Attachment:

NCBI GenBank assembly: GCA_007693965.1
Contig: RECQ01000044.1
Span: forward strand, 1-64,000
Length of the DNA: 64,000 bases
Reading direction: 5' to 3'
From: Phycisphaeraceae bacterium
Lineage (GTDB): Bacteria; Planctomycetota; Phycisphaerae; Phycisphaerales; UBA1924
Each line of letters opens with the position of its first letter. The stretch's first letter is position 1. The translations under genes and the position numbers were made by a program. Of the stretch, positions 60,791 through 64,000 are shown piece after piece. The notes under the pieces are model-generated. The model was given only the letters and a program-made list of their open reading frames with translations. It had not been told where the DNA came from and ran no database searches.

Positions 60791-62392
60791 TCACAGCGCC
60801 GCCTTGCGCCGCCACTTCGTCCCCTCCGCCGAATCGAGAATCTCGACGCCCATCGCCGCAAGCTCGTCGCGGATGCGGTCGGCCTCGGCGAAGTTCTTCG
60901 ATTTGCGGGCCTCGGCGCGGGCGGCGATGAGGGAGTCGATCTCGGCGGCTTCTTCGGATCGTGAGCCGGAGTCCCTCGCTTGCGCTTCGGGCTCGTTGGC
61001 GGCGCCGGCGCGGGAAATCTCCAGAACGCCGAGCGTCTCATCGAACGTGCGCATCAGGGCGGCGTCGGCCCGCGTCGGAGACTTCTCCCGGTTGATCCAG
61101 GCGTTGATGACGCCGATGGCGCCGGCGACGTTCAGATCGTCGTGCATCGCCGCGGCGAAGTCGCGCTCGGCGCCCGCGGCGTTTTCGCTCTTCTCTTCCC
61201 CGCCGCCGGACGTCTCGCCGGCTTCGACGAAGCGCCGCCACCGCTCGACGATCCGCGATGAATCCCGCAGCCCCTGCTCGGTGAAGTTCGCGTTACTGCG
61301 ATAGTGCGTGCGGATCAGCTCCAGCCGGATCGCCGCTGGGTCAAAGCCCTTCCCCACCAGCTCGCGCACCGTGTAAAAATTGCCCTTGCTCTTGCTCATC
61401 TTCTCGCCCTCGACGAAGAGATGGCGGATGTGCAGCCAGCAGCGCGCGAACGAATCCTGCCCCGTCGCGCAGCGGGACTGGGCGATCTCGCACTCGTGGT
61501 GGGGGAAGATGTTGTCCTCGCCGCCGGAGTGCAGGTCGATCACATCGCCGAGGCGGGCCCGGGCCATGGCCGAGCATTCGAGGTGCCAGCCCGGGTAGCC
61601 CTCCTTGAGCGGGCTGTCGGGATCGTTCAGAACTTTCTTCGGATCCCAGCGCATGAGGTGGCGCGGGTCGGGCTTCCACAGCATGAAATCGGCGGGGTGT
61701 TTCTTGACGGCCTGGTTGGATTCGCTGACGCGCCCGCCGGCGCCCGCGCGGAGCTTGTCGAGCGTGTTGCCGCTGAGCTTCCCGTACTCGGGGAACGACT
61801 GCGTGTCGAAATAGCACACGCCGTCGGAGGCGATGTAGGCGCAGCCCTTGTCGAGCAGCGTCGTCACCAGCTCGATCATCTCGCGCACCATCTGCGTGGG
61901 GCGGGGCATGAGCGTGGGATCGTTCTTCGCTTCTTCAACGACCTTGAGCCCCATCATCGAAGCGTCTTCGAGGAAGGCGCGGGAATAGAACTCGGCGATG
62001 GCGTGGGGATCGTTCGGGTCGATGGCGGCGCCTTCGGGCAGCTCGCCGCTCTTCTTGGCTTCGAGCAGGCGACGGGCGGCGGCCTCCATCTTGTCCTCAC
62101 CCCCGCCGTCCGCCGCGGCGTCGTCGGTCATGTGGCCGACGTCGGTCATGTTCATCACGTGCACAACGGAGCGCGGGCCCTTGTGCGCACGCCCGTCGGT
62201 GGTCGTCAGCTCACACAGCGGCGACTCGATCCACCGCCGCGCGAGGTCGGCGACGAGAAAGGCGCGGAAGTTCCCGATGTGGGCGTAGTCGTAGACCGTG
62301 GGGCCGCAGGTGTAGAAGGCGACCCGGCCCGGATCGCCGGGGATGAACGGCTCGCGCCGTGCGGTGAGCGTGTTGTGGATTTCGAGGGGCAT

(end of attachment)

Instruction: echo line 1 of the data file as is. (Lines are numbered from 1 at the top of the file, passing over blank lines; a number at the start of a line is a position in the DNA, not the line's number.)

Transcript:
NCBI GenBank assembly: GCA_007693965.1